What’s the Best Way to Wash Camp Dishes?

No one wants to eat out of a grubby bowl. But is there a way to keep your dishes clean on the trail?

Photo: lucentius / iStock / Getty Images Plus

Heading out the door? Read this article on the new Outside+ app available now on iOS devices for members! Download the app.

No one knows gear like Backpacker. We’re sharing this story for free; get more expert advice on buying, using, and maintaining your equipment by signing up for Outside+.

Stupid question time: What is the best way to wash camp dishes without hauling extra gear and wasting water? Do you have to boil/filter the water used for cleaning? Are dishes detergents bad for the environment? How do you dispose of dirty dish water? —Aaron, North Berwick, ME

Actually, Aaron, it’s not a stupid question at all. I’ve seen people do atrocious things to wild rivers and lakes—like jump in with a bottle of shampoo. And soap labels are often confusing—does biodegradable mean I can wash my dishes in the river? Here are the highlights of proper dishwashing (Got to Leave No Trace for lots more details.)

All dishwashing (and body washing) should be done 200 feet away from any water source, because we need to keep even biodegradable soap out of rivers, streams, and lakes. (Fish don’t groove on peppermint-scented suds.)

Only use soap if you need to (for really greasy pots or on long trips, when serious grime buildup is inevitable). For the most part, hot water and a scrubby sponge will do the trick. Boiling dishwater before doing dishes would be the safest way to make sure you’re not scrubbing your pots with Giardia. But as for me, 99% of the time, I’m content with just getting it hot enough to cut the grease. Your call.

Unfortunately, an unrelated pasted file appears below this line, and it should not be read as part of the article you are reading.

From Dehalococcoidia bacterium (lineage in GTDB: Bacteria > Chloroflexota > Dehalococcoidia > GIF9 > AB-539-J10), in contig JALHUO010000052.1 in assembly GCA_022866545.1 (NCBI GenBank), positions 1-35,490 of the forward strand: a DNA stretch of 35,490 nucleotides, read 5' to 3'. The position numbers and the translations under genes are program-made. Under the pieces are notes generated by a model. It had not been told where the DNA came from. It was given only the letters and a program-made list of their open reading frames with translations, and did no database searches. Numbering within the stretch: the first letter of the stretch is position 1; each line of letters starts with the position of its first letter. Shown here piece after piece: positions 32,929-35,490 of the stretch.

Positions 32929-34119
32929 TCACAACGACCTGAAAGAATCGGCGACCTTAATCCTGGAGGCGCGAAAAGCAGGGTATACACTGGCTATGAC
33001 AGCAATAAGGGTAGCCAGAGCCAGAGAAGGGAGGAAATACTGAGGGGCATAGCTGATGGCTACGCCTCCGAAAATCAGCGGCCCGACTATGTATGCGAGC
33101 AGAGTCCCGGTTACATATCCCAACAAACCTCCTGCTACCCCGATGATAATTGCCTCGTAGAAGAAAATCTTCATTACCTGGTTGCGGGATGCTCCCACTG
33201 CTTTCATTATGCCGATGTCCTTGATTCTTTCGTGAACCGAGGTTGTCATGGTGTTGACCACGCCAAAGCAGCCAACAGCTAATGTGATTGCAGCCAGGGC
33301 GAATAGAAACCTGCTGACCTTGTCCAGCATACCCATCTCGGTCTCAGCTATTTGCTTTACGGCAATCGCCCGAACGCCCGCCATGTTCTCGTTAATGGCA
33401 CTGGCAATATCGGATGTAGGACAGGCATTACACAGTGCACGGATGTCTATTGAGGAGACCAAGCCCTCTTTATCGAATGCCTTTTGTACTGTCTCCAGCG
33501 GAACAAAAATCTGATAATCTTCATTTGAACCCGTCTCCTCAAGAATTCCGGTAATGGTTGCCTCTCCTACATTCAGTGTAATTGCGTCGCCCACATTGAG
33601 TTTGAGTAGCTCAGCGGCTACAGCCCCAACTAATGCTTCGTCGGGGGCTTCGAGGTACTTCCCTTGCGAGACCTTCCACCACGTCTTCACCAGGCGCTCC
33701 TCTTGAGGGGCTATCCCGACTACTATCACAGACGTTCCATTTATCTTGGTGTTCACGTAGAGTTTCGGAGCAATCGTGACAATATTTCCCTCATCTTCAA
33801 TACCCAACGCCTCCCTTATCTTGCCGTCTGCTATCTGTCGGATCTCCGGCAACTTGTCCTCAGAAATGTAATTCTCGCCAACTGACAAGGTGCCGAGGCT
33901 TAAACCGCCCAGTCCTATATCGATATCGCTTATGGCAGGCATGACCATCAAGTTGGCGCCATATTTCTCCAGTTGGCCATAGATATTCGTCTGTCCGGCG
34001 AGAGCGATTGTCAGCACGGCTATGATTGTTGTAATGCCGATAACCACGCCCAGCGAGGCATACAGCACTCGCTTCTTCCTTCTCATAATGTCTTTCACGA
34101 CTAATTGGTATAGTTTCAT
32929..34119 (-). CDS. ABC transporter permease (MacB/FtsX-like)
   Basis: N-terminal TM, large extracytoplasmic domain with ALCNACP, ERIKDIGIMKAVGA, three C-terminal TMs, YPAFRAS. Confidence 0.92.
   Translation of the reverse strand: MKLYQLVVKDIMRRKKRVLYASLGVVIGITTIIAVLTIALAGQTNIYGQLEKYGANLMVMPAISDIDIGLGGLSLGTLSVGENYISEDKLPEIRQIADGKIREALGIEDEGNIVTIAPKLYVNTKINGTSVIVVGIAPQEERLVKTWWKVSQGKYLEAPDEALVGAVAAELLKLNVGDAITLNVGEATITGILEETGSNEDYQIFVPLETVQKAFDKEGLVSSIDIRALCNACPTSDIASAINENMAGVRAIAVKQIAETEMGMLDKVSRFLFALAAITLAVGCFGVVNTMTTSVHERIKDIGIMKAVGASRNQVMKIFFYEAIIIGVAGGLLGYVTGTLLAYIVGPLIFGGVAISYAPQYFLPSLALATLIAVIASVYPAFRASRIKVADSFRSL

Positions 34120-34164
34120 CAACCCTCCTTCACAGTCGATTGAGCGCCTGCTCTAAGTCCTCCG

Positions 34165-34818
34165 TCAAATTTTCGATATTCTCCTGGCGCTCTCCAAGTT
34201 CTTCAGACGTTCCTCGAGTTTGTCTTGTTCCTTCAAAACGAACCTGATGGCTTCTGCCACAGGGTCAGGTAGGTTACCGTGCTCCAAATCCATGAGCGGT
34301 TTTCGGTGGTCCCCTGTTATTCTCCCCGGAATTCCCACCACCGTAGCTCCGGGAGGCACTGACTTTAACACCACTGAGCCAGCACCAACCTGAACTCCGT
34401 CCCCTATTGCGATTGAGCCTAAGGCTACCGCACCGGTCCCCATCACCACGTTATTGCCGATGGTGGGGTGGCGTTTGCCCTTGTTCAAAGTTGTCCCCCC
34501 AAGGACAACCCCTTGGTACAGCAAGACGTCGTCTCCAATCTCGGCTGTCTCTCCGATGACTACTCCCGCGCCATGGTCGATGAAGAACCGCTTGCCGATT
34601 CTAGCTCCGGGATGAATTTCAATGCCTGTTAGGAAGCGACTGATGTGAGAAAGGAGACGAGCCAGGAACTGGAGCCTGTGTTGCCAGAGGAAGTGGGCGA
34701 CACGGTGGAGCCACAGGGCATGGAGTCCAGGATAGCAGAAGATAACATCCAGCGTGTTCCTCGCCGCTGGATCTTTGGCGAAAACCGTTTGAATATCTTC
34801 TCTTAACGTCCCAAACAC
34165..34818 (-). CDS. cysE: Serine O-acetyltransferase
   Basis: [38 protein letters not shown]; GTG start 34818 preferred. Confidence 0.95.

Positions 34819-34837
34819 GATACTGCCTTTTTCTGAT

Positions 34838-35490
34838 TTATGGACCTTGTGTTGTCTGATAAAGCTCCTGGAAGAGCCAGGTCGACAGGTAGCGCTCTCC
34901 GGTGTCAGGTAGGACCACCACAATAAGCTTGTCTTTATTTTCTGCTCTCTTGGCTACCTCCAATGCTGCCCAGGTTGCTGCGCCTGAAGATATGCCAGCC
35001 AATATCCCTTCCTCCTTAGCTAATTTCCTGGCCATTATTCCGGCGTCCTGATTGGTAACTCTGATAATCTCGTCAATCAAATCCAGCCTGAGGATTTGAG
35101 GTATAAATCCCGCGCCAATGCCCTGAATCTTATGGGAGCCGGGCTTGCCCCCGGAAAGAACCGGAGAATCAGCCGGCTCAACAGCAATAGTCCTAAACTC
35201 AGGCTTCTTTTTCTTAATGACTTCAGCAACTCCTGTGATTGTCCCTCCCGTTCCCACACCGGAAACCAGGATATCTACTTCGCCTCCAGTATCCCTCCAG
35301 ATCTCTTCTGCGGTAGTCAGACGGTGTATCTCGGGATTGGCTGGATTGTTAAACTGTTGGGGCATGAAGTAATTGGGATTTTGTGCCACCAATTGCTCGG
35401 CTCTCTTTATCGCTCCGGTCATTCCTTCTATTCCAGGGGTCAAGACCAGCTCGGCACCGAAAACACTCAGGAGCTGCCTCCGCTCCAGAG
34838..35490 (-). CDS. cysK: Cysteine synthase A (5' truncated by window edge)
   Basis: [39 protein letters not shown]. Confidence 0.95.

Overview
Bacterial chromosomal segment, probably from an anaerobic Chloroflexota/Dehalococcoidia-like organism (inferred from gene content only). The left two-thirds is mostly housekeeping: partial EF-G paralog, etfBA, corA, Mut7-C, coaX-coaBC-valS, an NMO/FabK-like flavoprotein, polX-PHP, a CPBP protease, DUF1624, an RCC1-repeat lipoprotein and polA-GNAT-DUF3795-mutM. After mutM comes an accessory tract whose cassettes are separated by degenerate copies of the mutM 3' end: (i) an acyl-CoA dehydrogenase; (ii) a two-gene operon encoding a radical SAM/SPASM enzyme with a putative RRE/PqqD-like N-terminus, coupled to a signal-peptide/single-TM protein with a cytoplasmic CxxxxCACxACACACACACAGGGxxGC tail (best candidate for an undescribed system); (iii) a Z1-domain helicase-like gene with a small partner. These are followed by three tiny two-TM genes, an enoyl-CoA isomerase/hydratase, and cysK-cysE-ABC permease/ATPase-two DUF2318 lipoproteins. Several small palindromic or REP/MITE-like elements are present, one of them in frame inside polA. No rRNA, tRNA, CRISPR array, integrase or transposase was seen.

After scrubbing, strain your dishwater through a fine mesh strainer (or a bandana) and broadcast the wastewater. In other words, fling it far and wide. Then pack out the food remnants in your garbage bag.

How to Wash Camp Dishes Step-by-Step

  1. Get your soap and washing rag ready. Use a camping-friendly, biodegradable soap, such as Sierra Dawn Camp Suds.
  2. Choose your largest pot and fill it with water, or in the winter, with snow.
  3. Heat the water over your stove until boiling. If you are melting snow, add a little water from your water bottle to the bottom so to prevent the pan from scorching and to help it melt faster.
  4. Split the heated water between two pans and add a small amount of soap to one of the pans. Let the water cool enough that you won’t be burned by it.
  5. Wash each dish with the rag in the soapy water and then dip it in the second pan to rinse.
  6. Strain out any food particles and carry them out in your trash bag. Scatter the used water at least 200 feet away from streams or other water sources.

Genny Fullerton